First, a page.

Source: William C. Terry, State Politics & Policy Quarterly, vol. 16 no. 4, December 2016
From the abstract:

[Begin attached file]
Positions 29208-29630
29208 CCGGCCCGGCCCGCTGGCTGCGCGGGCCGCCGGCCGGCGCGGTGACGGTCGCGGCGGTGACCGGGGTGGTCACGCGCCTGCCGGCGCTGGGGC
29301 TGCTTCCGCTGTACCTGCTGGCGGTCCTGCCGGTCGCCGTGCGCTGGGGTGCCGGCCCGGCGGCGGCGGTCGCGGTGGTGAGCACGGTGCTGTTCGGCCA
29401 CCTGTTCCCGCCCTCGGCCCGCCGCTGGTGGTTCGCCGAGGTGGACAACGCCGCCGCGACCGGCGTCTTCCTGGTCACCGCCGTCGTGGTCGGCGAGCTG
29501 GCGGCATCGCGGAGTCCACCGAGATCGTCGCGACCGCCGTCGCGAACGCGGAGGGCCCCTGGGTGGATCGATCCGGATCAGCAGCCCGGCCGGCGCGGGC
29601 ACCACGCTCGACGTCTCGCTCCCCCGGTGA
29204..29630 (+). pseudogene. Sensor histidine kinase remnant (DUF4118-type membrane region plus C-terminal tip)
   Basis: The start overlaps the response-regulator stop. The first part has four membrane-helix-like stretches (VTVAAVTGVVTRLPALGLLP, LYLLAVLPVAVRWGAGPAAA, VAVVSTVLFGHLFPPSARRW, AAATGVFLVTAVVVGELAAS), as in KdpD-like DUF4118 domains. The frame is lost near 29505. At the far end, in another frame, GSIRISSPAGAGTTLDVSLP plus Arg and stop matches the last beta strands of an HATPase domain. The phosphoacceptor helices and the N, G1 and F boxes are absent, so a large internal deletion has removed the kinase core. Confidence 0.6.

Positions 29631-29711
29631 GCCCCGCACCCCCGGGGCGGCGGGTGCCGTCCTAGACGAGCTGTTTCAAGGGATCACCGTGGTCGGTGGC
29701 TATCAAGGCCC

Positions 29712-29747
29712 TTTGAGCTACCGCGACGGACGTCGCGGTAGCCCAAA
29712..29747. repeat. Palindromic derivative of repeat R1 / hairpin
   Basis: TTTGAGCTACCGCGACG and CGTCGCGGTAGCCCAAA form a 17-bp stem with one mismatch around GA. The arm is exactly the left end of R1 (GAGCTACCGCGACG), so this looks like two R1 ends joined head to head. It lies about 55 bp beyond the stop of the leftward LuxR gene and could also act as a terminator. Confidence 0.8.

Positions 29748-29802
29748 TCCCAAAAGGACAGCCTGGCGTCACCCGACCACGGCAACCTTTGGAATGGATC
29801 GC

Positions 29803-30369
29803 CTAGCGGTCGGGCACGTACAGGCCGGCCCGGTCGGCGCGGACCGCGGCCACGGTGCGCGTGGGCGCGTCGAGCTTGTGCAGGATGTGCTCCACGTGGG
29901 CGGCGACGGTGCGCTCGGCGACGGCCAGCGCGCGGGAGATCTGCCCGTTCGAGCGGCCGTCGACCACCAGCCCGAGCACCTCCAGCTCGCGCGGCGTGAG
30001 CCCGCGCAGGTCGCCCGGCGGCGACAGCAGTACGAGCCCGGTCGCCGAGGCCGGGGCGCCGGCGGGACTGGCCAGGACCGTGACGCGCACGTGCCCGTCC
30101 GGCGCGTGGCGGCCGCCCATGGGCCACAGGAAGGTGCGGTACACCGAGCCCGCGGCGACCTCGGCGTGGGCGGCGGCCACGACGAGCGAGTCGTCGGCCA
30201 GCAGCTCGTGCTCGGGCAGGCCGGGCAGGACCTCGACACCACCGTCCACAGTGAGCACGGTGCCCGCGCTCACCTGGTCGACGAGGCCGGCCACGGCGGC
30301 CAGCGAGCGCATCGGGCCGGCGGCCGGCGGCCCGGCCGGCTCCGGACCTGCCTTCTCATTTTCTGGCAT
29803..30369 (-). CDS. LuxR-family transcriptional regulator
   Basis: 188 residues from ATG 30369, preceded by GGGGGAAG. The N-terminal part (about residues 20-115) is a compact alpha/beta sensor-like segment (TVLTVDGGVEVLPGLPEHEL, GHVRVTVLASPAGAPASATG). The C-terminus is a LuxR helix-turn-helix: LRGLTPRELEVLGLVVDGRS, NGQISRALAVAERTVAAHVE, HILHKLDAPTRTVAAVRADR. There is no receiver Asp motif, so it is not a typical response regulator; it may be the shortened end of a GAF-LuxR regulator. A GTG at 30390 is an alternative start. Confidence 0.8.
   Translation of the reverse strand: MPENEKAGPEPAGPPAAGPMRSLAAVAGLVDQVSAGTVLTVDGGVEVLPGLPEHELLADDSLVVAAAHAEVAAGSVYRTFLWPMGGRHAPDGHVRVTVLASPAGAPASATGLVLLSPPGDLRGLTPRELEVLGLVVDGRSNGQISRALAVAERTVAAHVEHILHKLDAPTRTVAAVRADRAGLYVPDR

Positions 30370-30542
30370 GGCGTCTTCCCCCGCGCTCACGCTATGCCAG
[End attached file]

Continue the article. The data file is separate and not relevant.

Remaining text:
This article examines the impact of electoral politics on state welfare policy in the post-civil rights era South. In contrast to an emerging consensus concluding that southern African Americans materially benefited from rejoining the electorate, this study suggests that higher black registration rates actually reduced states’ poverty relief efforts. In the years immediately following the Voting Rights Act (VRA), when Democrats controlled state government, the significant negative relationship between the size of the black electorate and state welfare generosity was moderated to some extent by high levels of partisan competition. In such cases, Democrats ostensibly chose a “core” targeting strategy of pursuing lower-income votes and had the institutional wherewithal to purchase these votes with policy concessions. Overall, however, the liberal “Downsian” policy response to African American mobilization was dominated by an antiredistributive response. In the South, welfare policies were relatively conservative vis-à-vis the other states during Jim Crow and became more so in response to black voting.